In other words, don't distract your bartender while they're stirring.

Whatever you drink, do yourself a favor and order the wings and celery. The wings are done in miso, garlic, ginger, soy sauce and sesame oil, and Goto gives celery a "new identity" by peeling the skin and seasoning it with sesame oil, white sesame, red shiso flakes and salted kelp. The result is refreshing, crunchy and savory — a must-try.

Niban also serves a range of korokke, a kind of croquette everyone grew up eating in Japan, Goto said. The cheese version cracks open to a gooey, melty interior, perfect for the Instagram-savvy.

Speaking of Instagram, the interior of Niban is a visual delight. After converting the space from a fast food joint and covering a large exhaust pipe, the Gotos decided to cover the low, long remaining wall behind the bar with hand-painted wallpaper of a Japanese landscape that casts a golden glow across the space.

Apart from this centerpiece, the bar is unassuming from the outside (look out for a glowing neon martini glass to lead the way), and the interior is dimly lit with pencil-thin strip lights. From 5:00pm, the bar begins to fill with couples and friends coming to line the bar with $10 happy hour martinis.

Bar Goto Niban mixologist. Photo: Jonathan Mora for the BK Reader.
Bar Goto Niban mixologist. Photo: Jonathan Mora for the BK Reader.

Niban was started by Kenta and his wife, Sarah Goto. The pair met while Kenta was a bartender at Soho's Pegu Club where Sarah became a regular. The pair later married in Prospect Park, where another regular-turned-friend was Kenta's best man.

Other regulars from that time have become investors and "great friends," and Kenta said Pegu Club is where he learned everything about cocktail-making and the business-side of running a bar.

"Without Pegu Club, I wouldn't have become who I am today," he said.

Kenta moved to New York City from Tokyo in 1997, as a 23-year-old. He comes from a foodie family: Kenta's mother had an okonomiyaki restaurant in the suburb of Chiba, and he helped her prep, serve and clean as a teenager.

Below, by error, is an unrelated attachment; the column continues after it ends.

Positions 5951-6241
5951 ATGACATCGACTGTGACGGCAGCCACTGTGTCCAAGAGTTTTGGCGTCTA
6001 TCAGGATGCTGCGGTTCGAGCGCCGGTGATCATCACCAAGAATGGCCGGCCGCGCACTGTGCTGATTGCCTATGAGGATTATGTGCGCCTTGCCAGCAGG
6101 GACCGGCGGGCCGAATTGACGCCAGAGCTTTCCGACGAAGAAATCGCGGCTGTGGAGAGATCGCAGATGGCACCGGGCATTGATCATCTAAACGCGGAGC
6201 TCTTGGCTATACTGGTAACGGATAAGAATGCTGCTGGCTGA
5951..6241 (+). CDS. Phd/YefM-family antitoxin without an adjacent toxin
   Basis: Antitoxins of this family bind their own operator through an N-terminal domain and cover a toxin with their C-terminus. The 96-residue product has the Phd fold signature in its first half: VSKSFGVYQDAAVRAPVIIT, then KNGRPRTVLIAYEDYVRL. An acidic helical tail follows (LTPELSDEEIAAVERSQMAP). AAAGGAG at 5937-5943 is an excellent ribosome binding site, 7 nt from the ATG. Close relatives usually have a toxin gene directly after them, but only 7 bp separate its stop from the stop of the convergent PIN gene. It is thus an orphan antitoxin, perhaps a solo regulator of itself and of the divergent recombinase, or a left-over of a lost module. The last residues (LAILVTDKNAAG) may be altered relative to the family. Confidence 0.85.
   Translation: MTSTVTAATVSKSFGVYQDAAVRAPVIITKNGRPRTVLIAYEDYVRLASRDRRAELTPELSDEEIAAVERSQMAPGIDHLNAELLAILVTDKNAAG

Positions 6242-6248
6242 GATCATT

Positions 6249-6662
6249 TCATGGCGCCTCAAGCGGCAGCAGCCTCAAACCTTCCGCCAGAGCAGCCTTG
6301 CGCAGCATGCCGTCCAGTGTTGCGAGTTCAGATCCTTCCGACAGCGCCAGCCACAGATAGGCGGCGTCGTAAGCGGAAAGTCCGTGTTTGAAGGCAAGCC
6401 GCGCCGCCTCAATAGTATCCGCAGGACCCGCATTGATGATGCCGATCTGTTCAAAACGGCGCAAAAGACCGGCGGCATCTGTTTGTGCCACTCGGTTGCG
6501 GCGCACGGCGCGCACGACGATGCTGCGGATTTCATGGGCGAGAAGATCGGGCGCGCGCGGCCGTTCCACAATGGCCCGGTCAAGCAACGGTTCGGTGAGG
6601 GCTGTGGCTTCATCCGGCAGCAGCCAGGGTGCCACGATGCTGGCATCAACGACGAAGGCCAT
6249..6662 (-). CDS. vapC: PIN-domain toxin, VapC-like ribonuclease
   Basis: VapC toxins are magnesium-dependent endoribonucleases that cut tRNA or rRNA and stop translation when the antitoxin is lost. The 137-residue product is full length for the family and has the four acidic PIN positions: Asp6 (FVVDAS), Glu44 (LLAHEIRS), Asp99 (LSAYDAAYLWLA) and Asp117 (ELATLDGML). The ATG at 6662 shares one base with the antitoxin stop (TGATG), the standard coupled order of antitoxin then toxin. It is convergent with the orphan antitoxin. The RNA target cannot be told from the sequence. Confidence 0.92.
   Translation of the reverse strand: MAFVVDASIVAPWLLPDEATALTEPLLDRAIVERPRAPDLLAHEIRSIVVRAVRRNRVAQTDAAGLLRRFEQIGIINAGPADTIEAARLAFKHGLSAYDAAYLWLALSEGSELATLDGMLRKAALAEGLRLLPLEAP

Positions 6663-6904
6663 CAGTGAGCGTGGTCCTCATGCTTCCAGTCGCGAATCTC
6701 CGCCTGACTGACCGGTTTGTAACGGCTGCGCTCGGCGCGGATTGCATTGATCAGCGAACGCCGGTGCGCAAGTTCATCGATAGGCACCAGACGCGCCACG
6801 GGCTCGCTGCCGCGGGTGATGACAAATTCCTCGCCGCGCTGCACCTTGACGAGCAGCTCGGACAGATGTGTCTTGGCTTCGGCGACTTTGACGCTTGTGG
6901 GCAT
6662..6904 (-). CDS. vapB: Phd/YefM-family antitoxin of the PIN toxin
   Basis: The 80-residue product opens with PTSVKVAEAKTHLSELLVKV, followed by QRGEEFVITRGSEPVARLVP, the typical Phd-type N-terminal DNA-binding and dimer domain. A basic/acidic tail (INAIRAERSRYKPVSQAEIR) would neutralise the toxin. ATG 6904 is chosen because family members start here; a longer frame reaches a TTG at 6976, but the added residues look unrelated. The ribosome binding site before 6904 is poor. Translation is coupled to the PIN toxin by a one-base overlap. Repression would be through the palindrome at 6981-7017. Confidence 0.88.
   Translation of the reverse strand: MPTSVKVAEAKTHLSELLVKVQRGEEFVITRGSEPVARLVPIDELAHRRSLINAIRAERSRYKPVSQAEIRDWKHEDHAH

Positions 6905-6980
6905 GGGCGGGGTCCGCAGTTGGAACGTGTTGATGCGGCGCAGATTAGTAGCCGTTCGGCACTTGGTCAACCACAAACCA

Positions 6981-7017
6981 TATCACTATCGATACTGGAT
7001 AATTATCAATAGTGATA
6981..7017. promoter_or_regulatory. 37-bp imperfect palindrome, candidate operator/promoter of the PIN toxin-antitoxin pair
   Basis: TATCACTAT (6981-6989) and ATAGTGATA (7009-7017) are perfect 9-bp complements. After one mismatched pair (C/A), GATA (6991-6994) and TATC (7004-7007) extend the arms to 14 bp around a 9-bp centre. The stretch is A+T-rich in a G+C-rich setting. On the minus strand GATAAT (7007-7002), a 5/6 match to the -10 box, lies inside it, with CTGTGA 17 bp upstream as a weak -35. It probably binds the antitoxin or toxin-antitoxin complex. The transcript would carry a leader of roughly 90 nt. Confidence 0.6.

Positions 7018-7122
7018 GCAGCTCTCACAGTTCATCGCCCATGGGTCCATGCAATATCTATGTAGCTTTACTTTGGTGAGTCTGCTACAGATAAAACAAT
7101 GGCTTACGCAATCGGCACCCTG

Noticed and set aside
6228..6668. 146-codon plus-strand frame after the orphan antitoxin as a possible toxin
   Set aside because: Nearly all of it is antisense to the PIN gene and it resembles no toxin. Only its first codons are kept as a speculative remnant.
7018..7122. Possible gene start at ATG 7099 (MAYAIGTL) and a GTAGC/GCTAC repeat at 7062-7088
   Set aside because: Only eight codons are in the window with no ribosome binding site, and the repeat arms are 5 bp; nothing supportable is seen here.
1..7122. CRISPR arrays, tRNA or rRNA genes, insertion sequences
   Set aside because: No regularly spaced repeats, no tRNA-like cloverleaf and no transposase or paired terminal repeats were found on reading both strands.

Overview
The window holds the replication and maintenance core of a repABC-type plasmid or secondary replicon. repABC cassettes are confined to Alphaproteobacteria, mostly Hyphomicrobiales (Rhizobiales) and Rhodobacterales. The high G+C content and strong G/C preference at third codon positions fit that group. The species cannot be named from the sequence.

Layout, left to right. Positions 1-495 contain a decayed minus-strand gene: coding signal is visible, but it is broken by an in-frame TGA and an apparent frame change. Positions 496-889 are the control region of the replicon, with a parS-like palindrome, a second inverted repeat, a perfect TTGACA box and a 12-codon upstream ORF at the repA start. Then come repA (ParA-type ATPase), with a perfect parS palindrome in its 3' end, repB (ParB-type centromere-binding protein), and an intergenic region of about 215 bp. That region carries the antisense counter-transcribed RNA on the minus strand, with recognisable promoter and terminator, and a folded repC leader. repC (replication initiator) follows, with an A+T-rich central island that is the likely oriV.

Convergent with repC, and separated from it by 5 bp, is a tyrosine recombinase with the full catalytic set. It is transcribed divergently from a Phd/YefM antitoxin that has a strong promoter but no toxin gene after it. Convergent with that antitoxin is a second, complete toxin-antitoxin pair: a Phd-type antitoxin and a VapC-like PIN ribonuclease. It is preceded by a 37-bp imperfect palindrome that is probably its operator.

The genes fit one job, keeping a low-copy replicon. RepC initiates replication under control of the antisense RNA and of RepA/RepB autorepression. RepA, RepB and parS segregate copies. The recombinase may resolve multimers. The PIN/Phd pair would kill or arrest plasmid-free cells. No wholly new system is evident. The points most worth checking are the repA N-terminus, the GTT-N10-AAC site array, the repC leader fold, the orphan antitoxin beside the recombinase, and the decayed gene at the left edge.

His father is in the kimono business, and Kenta said his dad was often talking about the nuances of color and materials.

"I think this also had some influence on my attention to detail."

Kenta's sister is also a chef and has a tempura restaurant in Tokyo that opened months apart from Bar Goto in 2015.

Niban opened in Brooklyn in February 2020, and only had about a month of business before it was forced to close due to the pandemic.

"It took a year for us to open this location, and then we just had to close," Kenta said.

Thankfully, 2022 has seen the city's eateries start to refill, and Bar Goto Niban has enjoyed some packed evenings lately, particularly thanks to its proximity to the Barclays Center — the bar was packed after both the Kendrick Lamar and Elton John shows.

"We are very fortunate that we are busy every day at the Manhattan location, and I want to see that happen here too," Kenta said.

"We want more people to know about this place."

By 7:00pm, BK Reader had managed to sample seven of the 11 cocktails on the concise menu --all exciting and complex in their own right — before gracefully tapping out in the name of journalistic clarity.

"Welcome to cocktail boot camp," Kenta laughed.

Bar Goto Niban is open for cocktails and bar snacks from 5:00pm Tuesday - Sunday; Happy hour is 5:00pm to 6:00pm.

Jessy Edwards

About the Author: Jessy Edwards

Jessy Edwards is an award-winning news and feature reporter whose work can be seen in such publications as NBC New York, Rolling Stone, the BBC, CNBC and more.